World Champ Wout van Aert headlines 2016 Zipp cyclocross roster

Wout van Aert

Zipp is proud to unveil its 2016-2017 roster of elite cyclocross teams and racers headlined by reigning UCI Cyclocross World Champion Wout van Aert of Belgium. This collection of top athletes spans the globe and includes national champions, fan-favorite veterans, and developing young riders.

Van Aert leads the Belgian powerhouse Crelan-Vastgoedservice Cycling Team that also includes Tim Merlier and Rob Peeters. Zipp also is helping to groom the next generation of European cyclocross stars through its support of the Crelan-Vastgoedservice Youth Cycling Team. Boels Dolmans Cycling Team looks to bring its road racing success to the CX course, and they have the lineup needed to do that with Christine Majerus (Luxembourg) and Nikki Harris (Great Britain). Watch also for Sophie de Boer of the Dutch NNOF Cycling Team.

Jeremy Powers
Jeremy Powers ©Balint Hamvas Cyclephotos

In North America, Elite Men’s U.S. National Champ Jeremy Powers returns to Rapha-Focus and is now joined by U23 Women’s National Champ Ellen Noble. Powers will be racing the just released 202 Firecrest Tubular Disc-brake, a wheelset he tested and raced on extensively during its development.

At longtime Zipp partner Cannondale p/b, Emma White joins her brother, Curtis, along with top performers Kaitie Antonneau and Stephen Hyde. U.S. U23 Men’s National Champ Tobin Ortenblad joins a new sponsor, Santa Cruz Bicycles. Other familiar names back in the Zipp fold include Elle Anderson, Todd Wells (SRAM Troy Lee Designs Racing Team) as well as Yannick Eckmann and Amanda Miller (Boulder Cycle Sport p/b Yoga Glo).

What They Ride

  • Zipp 303 Firecrest Tubular Disc-brake – Pro proven for its performance and durability on the toughest courses in the world.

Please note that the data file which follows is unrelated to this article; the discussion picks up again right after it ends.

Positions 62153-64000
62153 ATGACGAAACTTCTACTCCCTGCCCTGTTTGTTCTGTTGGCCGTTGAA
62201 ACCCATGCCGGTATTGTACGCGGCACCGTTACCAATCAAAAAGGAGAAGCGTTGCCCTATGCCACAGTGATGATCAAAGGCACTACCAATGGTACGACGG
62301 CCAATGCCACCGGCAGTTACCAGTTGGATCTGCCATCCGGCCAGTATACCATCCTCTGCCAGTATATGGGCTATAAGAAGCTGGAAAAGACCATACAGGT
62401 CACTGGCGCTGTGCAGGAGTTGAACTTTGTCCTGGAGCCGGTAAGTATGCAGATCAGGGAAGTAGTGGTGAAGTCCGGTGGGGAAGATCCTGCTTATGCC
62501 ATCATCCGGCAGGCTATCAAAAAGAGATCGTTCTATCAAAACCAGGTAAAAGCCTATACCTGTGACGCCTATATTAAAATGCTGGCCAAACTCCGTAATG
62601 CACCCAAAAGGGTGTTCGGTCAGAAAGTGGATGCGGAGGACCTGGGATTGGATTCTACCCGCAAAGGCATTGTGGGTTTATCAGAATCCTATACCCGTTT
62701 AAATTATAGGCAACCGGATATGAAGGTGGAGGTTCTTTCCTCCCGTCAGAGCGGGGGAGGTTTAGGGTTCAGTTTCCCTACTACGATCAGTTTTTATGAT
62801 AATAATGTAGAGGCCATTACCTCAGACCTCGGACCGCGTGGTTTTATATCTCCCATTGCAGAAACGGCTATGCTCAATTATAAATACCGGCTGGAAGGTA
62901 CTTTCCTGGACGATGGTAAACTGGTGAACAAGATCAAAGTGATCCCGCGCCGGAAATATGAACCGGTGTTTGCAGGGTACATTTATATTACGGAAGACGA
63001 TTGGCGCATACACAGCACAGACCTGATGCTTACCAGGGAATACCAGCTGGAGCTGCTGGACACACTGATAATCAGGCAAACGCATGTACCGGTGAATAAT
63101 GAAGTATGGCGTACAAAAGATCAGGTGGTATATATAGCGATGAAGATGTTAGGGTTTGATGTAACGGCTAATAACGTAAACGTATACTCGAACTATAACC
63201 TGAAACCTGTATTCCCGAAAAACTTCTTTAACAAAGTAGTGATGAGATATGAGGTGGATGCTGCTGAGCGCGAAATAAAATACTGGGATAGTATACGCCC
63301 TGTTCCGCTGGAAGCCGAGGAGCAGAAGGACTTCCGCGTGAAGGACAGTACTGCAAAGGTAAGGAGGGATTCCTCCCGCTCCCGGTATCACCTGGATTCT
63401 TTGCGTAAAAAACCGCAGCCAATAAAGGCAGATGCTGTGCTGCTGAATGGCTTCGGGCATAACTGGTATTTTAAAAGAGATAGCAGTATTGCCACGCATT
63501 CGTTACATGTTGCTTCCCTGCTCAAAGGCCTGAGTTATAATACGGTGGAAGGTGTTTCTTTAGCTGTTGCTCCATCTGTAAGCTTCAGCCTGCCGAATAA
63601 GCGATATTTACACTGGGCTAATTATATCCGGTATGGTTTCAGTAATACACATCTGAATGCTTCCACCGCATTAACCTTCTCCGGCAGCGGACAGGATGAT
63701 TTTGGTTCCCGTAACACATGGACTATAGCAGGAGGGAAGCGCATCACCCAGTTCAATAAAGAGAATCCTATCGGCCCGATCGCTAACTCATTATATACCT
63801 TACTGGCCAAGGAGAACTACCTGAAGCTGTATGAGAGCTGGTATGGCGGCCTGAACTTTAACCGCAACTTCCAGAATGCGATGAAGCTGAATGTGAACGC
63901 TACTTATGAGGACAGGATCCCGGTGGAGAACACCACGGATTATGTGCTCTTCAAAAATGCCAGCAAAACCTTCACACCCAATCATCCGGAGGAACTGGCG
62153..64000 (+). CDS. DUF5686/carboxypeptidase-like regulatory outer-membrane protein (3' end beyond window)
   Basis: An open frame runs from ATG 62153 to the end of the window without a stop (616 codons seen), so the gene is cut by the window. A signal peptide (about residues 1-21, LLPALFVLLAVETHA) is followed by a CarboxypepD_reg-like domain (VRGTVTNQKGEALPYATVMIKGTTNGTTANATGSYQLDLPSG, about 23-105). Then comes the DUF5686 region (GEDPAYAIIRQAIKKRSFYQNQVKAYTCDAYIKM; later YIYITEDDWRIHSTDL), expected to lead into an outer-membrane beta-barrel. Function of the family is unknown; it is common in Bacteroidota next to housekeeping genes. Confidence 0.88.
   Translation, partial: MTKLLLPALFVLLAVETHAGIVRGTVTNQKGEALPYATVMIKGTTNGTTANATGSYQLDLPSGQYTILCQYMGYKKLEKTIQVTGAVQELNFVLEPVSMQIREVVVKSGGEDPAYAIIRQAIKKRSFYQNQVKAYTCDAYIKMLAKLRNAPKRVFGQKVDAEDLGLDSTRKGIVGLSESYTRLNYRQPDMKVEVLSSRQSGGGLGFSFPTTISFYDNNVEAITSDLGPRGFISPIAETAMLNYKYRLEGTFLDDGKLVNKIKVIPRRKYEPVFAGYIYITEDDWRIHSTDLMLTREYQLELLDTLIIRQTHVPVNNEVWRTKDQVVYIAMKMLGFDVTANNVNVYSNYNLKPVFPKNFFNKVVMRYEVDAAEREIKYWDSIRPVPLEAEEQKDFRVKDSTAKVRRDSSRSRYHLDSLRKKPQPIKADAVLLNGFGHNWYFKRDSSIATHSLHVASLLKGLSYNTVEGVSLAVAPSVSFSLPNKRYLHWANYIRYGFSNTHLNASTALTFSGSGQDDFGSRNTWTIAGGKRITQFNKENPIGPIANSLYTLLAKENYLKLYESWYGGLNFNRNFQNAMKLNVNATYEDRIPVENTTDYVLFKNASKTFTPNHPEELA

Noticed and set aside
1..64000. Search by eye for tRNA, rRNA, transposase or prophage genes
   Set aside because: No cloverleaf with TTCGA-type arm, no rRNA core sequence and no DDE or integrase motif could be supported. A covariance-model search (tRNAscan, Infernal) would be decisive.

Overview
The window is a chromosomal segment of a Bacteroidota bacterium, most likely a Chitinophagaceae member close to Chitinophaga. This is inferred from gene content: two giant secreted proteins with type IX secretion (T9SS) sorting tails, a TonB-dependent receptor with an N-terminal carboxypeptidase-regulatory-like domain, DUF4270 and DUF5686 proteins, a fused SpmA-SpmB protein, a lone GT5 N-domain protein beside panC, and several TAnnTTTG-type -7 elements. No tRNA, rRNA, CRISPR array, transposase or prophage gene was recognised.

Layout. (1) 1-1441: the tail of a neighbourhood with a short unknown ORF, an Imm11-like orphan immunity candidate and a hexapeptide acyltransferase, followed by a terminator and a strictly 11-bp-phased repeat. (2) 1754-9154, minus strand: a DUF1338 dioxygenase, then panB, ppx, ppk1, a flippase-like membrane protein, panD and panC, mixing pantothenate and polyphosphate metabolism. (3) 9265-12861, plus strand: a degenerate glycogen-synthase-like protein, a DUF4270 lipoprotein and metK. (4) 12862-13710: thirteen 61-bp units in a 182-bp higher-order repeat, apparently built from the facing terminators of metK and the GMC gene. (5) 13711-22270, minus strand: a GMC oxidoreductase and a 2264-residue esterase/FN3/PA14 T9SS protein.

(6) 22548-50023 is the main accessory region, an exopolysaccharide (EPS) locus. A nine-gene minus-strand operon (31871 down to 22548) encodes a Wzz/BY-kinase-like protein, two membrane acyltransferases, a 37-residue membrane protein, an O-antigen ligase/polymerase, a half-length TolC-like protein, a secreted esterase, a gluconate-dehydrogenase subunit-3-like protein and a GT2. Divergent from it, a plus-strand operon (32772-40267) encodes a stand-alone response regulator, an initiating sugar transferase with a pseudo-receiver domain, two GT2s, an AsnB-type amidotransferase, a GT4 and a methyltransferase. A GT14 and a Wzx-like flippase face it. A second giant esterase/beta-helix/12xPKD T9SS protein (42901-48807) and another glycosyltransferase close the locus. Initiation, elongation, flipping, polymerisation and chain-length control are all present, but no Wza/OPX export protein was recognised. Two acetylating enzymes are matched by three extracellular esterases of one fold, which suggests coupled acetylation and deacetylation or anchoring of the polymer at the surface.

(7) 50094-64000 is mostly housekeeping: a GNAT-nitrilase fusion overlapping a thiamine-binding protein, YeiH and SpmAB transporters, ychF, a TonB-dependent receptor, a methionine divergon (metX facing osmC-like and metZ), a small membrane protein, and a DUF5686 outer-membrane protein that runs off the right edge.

• Zipp 202 Firecrest Tubular Disc-brake – Just released, this light weight and durable wheelset accelerates quickly and lightens your load for those long bike carries.
  • Zipp Service Course SL bars, stems, and seatposts – Designed with a fit-first philosophy, these components help every rider achieve a perfect fit while providing the durability needed for the roughest cross course.

Why ‘Cross?

For starters, we love it! Cyclocross also is crucial to our commitment to designing and manufacturing the world’s best wheels and components. Meeting the demands of top cyclocross racers – and working with them in developing products – has improved the durability and performance of our products and also has helped to position us on the leading edge of new forms of road cycling such as disc brakes and gravel riding.

Follow the action all season long with Zipp on Twitter, Facebook, and Instagram

Total Zipp Roster:


Ron Callahan is the chief cook and bottlewasher at Bike World News, doing everything from website design to bike reviews.

2017 Pivot Vault perfect for Cyclocross, Road and Gravel

The 2017 Pivot Vault can be your go-anywhere, do-anything bike whether you plan to throw ride gravel events, the local crit series or if your favorite race is the one against sundown.

“Dropbar bikes are evolving as fast as are mountain bikes,” said Pivot Cycles President and CEO, Chris Cocalis. “In the same way that our really great trail bikes take MTB riders all over the mountain, the Vault is the only bike that most road riders really need. We are excited to dispel myths about what makes a great cyclocross, road racing or gravel bike by offering one truly exceptional machine that excels in every field.”

2017 Vault - Ultegra -Blue